The ratings outlook for defeased U.S. commercial mortgage-backed securities is unlikely to be impacted by Fitch's
negative outlook when it comes to the nation's sovereign debt rating, the ratings giant said Monday.
Earlier this week, Fitch revised its outlook on the U.S. sovereign debt rating to negative.
In a report Friday, the ratings agency said half of the defeased collateral in Fitch's rated U.S. CMBS is set to mature by the end of 2013, making it likely the collateral will pay off before any potential change to the U.S. sovereign debt rating occurs.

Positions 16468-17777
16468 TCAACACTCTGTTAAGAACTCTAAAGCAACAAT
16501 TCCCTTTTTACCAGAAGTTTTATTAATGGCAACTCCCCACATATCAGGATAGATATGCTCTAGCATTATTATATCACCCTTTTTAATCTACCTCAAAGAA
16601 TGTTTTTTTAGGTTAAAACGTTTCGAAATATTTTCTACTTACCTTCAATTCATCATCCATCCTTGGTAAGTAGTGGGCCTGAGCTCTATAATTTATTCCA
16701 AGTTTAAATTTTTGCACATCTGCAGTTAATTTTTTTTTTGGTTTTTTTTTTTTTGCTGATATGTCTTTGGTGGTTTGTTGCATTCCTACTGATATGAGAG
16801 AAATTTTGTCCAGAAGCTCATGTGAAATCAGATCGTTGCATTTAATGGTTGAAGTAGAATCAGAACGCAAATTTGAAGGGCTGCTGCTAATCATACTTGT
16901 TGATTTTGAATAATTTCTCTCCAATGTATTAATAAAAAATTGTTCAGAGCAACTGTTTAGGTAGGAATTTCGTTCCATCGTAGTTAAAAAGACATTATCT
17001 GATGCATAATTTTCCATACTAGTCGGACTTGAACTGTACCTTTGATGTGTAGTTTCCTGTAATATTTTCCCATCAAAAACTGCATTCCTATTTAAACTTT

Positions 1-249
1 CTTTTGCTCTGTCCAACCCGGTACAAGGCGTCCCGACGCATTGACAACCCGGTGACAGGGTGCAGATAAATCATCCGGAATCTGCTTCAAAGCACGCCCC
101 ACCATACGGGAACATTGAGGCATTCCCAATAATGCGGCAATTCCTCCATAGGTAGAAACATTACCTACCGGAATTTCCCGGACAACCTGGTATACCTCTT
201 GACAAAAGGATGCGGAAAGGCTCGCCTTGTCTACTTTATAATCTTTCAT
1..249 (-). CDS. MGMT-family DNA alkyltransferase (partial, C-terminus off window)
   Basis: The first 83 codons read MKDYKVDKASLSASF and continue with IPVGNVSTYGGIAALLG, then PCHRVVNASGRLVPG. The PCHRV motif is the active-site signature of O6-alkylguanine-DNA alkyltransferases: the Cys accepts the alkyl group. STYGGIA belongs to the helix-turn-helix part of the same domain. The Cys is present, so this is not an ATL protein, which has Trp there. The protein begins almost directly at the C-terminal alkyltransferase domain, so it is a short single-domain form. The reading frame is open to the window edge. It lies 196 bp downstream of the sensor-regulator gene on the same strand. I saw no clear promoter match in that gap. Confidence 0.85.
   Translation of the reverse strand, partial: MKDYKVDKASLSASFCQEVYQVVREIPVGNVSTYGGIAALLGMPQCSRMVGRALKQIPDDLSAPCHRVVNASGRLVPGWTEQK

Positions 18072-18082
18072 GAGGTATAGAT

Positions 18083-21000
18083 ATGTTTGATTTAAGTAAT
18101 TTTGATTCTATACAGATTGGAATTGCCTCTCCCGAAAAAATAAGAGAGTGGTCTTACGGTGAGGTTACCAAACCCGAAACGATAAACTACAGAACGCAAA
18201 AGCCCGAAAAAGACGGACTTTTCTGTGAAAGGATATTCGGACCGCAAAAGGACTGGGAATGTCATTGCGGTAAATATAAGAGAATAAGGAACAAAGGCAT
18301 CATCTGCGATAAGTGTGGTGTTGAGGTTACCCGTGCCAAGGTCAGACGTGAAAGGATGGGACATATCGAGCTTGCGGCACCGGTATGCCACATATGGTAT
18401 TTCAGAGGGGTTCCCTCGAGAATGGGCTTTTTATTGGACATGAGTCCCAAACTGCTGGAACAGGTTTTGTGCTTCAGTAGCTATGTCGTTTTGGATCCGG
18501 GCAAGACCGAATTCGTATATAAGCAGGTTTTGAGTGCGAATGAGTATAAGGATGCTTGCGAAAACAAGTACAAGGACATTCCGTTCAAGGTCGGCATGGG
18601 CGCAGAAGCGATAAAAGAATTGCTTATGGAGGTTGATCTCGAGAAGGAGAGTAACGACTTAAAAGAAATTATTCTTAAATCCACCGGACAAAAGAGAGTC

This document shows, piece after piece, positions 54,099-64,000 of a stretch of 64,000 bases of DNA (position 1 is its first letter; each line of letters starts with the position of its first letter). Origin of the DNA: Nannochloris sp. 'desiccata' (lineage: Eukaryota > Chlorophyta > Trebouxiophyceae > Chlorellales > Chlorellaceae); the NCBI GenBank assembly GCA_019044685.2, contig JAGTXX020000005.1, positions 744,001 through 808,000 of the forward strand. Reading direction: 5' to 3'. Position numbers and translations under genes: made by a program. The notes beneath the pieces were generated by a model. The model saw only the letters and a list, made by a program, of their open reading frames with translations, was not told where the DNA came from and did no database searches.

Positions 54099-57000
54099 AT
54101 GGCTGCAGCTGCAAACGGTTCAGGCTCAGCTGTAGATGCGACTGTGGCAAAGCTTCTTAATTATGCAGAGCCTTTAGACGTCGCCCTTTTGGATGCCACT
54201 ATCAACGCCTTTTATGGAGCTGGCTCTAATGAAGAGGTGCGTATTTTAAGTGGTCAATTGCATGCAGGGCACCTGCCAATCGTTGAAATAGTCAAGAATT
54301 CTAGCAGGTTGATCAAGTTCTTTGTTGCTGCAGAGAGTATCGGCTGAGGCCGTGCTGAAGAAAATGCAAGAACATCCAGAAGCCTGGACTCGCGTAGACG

When a CMBS is in defeasance, other forms of income production can be substituted if the underlying collateral is non-performing. In many cases, such income may come from U.S. Treasurys.
"In the event of a downgrade or rating watch negative for the U.S. sovereign rating, Fitch would expect only those CMBS deals and rake bonds with significant exposure to defeased loans to be impacted," Fitch said.
Fitch puts its overall exposures to defeased collateral amounts at 4% of its total rated population.
Write to Kerri Panchuk